Op amps and component tolerance

Thread Starter

geoffers

Joined Oct 25, 2010
320
Hi all,

If built a few devices based around the 16f1779, using the onboard op amps. I realise its not the best spec op amp and while they all work, I've noticed a variation in performance.

Its a RFID reading device and I'm happy with how well it works but might make more that need better range.

I've used the cheapest surface mount resistors and capacitors, would folks think spending a bit more on discrete components with better tolerance is the way forward or should I be looking at better spec op amps?

Cheers Geoff
 

Delta prime

Joined Nov 15, 2019
337
would folks think spending a bit more on discrete components with better tolerance is the way forward or should I be looking at better spec op amps?
Their is a very popular general purpose op amp .The 741 operational amplifier.(Audio guru again's favorite).He is a very distinguished Member of AAC .:p
 

Papabravo

Joined Feb 24, 2006
13,759
Hi all,

If built a few devices based around the 16f1779, using the onboard op amps. I realise its not the best spec op amp and while they all work, I've noticed a variation in performance.

Its a RFID reading device and I'm happy with how well it works but might make more that need better range.

I've used the cheapest surface mount resistors and capacitors, would folks think spending a bit more on discrete components with better tolerance is the way forward or should I be looking at better spec op amps?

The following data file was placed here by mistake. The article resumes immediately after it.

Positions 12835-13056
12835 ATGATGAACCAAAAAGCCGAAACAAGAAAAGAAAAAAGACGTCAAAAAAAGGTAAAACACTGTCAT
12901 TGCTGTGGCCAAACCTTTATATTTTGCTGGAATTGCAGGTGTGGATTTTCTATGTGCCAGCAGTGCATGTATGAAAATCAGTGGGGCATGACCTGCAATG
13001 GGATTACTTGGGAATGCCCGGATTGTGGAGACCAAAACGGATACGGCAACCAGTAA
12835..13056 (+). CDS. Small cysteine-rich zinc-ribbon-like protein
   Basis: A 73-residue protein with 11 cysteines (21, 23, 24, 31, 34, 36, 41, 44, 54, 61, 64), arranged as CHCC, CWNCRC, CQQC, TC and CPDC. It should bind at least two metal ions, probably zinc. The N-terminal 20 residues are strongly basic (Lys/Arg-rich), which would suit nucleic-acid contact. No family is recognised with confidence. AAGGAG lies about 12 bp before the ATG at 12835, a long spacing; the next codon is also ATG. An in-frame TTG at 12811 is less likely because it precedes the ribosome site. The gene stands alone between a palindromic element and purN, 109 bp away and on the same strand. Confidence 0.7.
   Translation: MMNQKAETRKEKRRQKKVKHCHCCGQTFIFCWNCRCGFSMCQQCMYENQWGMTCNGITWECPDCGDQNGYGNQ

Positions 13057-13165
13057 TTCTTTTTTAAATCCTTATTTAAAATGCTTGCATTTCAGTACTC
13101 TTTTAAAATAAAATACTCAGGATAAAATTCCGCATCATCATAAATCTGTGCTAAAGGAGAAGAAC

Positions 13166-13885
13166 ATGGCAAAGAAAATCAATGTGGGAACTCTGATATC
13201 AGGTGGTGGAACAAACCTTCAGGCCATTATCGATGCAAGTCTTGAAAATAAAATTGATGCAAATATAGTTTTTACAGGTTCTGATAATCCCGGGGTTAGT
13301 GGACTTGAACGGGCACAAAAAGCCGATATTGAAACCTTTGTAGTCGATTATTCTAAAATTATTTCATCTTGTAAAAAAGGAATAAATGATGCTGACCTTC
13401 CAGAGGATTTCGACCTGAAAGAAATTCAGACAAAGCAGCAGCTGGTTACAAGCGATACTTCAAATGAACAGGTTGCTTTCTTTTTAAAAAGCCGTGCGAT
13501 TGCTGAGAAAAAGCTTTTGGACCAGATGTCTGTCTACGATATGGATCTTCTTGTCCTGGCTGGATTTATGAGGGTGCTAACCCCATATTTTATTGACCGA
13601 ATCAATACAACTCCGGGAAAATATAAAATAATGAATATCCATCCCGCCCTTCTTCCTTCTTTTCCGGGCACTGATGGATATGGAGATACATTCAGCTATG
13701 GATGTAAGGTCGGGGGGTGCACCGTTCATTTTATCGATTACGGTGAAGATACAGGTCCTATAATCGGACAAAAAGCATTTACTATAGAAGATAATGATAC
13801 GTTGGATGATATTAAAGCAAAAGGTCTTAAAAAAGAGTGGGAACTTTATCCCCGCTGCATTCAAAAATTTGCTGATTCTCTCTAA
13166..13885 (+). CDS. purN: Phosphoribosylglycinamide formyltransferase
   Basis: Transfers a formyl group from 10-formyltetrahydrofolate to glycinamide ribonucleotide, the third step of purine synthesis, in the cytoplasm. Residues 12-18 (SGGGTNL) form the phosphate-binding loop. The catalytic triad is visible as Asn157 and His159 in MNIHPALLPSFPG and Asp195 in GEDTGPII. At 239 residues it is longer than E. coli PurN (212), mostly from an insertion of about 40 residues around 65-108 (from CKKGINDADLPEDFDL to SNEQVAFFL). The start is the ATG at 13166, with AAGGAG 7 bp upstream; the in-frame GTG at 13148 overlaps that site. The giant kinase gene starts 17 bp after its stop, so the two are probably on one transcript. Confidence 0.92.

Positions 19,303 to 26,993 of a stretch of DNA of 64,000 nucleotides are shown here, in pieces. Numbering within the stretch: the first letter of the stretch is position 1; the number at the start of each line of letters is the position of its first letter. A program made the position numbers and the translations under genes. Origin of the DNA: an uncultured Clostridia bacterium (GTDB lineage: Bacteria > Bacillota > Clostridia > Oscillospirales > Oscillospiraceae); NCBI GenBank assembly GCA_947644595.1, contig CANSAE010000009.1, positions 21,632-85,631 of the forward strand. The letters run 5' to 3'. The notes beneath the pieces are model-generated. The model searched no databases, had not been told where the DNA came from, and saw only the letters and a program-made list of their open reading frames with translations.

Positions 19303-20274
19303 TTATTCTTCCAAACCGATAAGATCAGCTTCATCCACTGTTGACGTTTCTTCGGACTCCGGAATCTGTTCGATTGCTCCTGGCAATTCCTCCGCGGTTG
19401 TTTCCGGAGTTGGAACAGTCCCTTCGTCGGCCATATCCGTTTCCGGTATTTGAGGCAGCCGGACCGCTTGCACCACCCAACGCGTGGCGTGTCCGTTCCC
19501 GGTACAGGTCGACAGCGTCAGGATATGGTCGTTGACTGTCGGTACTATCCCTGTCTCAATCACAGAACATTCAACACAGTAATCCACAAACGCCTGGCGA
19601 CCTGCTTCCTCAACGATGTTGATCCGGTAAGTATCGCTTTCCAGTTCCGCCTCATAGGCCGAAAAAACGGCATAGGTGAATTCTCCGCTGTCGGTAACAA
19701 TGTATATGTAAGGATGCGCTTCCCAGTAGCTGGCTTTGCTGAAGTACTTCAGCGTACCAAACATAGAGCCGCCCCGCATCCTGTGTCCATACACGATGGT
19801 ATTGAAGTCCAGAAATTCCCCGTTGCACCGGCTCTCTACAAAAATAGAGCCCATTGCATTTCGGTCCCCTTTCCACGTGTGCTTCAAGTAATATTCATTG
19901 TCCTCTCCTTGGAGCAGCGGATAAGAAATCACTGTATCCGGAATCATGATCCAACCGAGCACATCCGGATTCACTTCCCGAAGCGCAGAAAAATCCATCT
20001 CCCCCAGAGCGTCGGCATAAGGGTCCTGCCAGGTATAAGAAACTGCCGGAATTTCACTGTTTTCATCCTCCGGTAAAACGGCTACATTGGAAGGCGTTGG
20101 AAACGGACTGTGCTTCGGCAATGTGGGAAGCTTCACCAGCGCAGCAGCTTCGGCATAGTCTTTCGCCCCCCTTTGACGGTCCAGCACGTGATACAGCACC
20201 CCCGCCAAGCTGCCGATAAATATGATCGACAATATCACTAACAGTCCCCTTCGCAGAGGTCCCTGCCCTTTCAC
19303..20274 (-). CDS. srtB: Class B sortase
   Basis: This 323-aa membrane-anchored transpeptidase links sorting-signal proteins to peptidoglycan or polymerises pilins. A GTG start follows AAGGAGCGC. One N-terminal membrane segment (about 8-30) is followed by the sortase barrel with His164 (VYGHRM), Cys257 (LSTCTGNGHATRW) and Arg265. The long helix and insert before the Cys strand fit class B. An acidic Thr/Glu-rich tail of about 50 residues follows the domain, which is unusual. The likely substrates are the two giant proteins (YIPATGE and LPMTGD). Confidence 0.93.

Cheers Geoff
This is a tough one. The parameters of a semiconductor opamp are difficult to control with precision and repeatability. It was recognized back in the 1930's that the ability to design an amplifier whose properties depended on the passive components was a great advantage. The magic bullet was FEEDBACK. The properties of surface mount resistors can be controlled with extraordinary precision; capacitors not quite so much but better now than they used to be. The caveat in all of this is that it really depends on what you are doing. Tell us more about what the analog configurations you are using are doing and maybe we can be more helpful.
 

Thread Starter

geoffers

Joined Oct 25, 2010
320
Thanks for the replies,

The carrier is 137 kHz and using fdxb and hdx protocol.

I have some PCBs that I put a lot of time to designing and I'm happy with how well they work, but between boards I see a difference, some read the hdx better some the fdx, I guess this is coming from the discrete components tolerance?

What I'm really asking where should the money go first if I want to improve things? Discrete components makes sense as I have the design already. But if the op amp is the restriction a redesign may be needed.

My first design used a tl082's and once I got rough values I worked back to use the onboard pic op amp, longer range readers are pretty expensive so I assume more expensive op amps are used?

Cheers Geoff
 

Papabravo

Joined Feb 24, 2006
13,759
Thanks for the replies,

The carrier is 137 kHz and using fdxb and hdx protocol.

I have some PCBs that I put a lot of time to designing and I'm happy with how well they work, but between boards I see a difference, some read the hdx better some the fdx, I guess this is coming from the discrete components tolerance?

What I'm really asking where should the money go first if I want to improve things? Discrete components makes sense as I have the design already. But if the op amp is the restriction a redesign may be needed.